BLOG TOUR: REVIEW AND EXCERPT: After We Fall by Melanie Harlow


After We Fall by Melanie Harlow
Publication Date: November 28th, 2016
Genre: Contemporary Romance



Jack Valentini isn’t my type.

Sexy, brooding cowboys are fine in the movies, but in real life, I prefer a suit and tie. Proper manners. A close shave.

Jack might be gorgeous, but he’s also scruffy, rugged, and rude. He wants nothing to do with a “rich city girl” like me, and he isn’t afraid to say so.

But I’ve got a PR job to do for his family’s farm, so he’s stuck with me for ten days, and I’m stuck with him. His glares. His moods. His tight jeans. His muscles.

His huge, hard muscles.

Pretty soon there’s a whole different kind of tension between us, the kind that has me misbehaving in barns, trees, and pickup trucks. I’ve never done anything so out of character—but it feels too good to stop.

And the more I learn about the grieving ex-Army sergeant, the better I understand him. Losing his wife three years ago left him broken and bitter and blaming himself. He doesn’t think he deserves a second chance at happiness.

But he’s wrong.

I don’t need to be his first love. If only he’d let me be his last.

“Second chances are not given to make things right, but are given to prove that we could be even better after we fall.” —Unknown


It’s been a long time since I’ve felt such a mixture of emotions as I did while reading After We Fall. There were so many highs and lows in Margot and Jack’s story that it had me laughing, crying, screaming, shaking, and hoping at various and multiple moments in the amount of time it took me to finish the book.

Melanie Harlow allows and, at times, forces her readers to feel EVERYTHING that Margot and Jack go through as they experience their individual awakenings as well as traverse through their mixed emotions for each other and their lack of a future due to Jack’s desire to wear his past as an albatross around his neck because he refuses to let go and move forward.

Jack Valentini lost the love of his life three years ago, and since that day, he’s simply existed, throwing himself into his work on his family’s farm, foregoing any personal connections except for his brothers, sister-in-law, and nephew. There’s no room in his life and especially his heart for another woman because Steph consumes it and he can’t let her go…he can’t look past his pain, his guilt, and his grief, which makes him quite broody and ill-mannered when a city girl like Margo Lewiston invades his farm and his life, looking to make changes in how they do things on the farm and igniting intense emotions in Jack – ones he does his best to ignore and treat more as a burden than anything else when they grab hold of him and force him to act.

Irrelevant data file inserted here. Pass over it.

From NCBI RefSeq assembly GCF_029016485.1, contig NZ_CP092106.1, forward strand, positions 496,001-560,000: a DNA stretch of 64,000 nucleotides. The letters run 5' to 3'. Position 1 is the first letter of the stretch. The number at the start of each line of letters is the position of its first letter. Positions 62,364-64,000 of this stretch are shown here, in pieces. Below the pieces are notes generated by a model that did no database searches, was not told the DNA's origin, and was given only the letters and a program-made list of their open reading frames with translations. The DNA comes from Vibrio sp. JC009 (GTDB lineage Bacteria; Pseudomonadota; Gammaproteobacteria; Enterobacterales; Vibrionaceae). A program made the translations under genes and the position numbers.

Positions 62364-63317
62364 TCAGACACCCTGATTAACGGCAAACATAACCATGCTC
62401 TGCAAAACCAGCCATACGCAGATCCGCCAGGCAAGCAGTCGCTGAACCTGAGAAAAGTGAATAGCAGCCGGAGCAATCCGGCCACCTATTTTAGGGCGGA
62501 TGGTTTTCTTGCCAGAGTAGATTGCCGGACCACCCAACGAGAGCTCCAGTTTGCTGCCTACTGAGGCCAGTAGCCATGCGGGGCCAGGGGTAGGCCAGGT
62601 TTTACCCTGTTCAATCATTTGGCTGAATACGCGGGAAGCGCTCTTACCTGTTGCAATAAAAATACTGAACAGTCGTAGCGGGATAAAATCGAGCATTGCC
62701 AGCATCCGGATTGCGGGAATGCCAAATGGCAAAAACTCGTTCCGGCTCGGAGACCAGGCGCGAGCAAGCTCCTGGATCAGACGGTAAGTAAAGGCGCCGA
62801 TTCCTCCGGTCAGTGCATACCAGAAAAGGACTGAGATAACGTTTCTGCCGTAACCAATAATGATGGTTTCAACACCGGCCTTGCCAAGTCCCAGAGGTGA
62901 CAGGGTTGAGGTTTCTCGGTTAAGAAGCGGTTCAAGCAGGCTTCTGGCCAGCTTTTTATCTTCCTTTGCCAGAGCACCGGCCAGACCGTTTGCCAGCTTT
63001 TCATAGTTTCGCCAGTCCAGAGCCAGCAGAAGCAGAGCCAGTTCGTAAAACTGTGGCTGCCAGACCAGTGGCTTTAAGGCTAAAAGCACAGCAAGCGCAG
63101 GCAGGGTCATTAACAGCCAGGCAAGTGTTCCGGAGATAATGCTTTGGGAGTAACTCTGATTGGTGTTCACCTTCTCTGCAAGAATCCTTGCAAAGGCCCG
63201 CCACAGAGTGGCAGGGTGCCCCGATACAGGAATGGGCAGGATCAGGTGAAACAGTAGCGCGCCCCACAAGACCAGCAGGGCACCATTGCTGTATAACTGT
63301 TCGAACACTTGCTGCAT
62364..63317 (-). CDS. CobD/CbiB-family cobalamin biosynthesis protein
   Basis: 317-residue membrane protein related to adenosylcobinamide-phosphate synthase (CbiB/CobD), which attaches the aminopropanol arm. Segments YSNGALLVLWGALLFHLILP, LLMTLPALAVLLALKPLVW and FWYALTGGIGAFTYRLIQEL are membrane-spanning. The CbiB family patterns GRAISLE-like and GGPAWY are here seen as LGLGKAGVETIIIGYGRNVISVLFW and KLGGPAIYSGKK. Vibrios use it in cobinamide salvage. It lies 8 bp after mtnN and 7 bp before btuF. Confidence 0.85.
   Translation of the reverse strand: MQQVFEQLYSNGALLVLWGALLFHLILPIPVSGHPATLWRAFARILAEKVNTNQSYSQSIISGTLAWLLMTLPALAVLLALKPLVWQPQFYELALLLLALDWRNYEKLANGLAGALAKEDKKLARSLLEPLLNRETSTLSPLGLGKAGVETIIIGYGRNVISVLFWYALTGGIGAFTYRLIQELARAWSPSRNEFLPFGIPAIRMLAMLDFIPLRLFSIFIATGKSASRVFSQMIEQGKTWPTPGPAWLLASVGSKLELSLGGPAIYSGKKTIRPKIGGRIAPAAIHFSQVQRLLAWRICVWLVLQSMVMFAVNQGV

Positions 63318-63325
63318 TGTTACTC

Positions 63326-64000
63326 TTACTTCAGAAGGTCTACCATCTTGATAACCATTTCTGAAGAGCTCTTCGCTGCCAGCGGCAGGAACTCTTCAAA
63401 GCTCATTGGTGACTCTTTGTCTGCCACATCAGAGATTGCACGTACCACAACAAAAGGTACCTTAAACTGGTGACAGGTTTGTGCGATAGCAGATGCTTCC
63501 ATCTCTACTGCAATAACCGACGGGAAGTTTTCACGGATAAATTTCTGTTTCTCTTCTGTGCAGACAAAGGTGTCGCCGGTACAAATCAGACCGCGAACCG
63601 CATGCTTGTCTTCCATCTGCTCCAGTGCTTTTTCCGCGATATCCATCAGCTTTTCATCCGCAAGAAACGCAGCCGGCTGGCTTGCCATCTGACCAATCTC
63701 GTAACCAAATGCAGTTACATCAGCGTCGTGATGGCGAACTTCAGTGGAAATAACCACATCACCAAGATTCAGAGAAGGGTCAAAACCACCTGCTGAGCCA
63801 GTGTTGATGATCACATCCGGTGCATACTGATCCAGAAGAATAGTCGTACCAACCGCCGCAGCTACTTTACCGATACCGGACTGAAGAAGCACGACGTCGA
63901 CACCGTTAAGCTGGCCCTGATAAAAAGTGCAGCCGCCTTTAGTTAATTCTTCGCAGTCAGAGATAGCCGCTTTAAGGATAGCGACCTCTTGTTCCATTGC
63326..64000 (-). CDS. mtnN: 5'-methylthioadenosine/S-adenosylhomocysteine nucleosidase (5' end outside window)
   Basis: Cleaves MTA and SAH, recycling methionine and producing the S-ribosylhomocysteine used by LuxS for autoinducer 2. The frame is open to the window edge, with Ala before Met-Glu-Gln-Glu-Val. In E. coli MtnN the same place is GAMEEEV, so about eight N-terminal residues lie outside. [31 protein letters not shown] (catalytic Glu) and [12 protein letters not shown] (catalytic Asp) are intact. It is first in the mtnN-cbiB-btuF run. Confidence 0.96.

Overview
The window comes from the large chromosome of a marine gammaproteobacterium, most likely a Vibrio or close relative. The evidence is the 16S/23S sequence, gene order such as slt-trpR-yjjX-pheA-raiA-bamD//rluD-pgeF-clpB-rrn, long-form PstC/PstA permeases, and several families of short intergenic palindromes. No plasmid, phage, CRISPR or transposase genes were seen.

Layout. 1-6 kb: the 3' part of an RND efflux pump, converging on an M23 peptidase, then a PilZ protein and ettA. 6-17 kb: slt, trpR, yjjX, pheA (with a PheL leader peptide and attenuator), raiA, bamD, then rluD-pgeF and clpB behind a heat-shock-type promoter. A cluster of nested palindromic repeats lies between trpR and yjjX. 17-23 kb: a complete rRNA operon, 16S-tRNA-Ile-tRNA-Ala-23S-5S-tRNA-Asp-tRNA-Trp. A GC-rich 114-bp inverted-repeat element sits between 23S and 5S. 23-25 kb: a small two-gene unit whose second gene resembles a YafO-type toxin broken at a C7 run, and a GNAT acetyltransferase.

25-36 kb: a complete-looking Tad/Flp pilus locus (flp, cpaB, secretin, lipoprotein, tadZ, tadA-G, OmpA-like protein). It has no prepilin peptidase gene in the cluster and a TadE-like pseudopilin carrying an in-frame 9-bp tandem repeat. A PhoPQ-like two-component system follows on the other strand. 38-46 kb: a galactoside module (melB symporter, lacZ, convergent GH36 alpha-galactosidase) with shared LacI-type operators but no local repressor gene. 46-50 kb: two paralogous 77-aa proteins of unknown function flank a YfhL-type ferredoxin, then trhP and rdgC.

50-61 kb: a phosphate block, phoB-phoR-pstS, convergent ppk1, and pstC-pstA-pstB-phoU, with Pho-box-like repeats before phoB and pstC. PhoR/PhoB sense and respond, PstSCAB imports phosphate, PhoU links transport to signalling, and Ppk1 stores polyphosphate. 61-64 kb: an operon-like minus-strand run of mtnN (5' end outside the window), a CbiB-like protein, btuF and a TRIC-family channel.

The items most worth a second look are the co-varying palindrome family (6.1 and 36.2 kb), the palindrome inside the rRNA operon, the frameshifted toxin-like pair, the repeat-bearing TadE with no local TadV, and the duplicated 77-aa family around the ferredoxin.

Margot Lewiston has always prided herself on her ability to control her emotions and remain calm and collected despite the circumstances, but for some reason, Jack pushes her buttons more so than anyone else, and she refuses to be the same ole Margot with him. Every time Jack pushes, she pushes back and hits Jack with truths he doesn’t want to hear and regardless of the fact that Jack refuses to give Margot what she wants, she can’t help but take what Jack gives her because she likes who she is with him, allowing herself to let go and not worry about how other people see her.

There are many types of falls that people experience in a lifetime, and each one serves as a defining moment in their life, but how they choose to respond once that fall occurs is completely in their hands, and while sometimes it seems easier to not risk anything…to continue to stay down, learning from some falls and enjoying others is the only way that a life should be lived because any other reaction is not living – it’s simply existing.

If there’s one idea to take away from After We Fall, it’s that regardless of one’s refusal or fear to get back up, it has to happen…for the sake of the person himself and for the sake of those people who love and support that person unconditionally, even when they don’t know how to help. Melanie Harlow does an amazing job of illustrating Margot’s awakening and allowing readers to experience her transformation every step of the way – enduring the lows and relishing in the highs, and the way Harlow wrote Jack and provides us with his internal struggles and commentary allows us to understand his actions and reactions and also prevents us from clobbering Jack when he refuses to move forward with Margot, even when the connection between them could help him to heal and live.

After We Fall is an emotional journey for the main characters as well as readers, and it’s definitely one that should be experienced and learned from because falling doesn’t have to mean there’s nothing left to live for, it can simply mean that a new way of looking at life needs to be determined and carried out, even if that comes with a new set of hurdles to get through and learn from because that simply means you’re living.

4.5 Poison Apples



“Wow,” she said, shutting the screen door behind her. “That was close. Thank you so much.”

“You’re welcome.” I crossed my arms, wishing I’d thought to grab a shirt. “Want to tell me what you were doing out there?”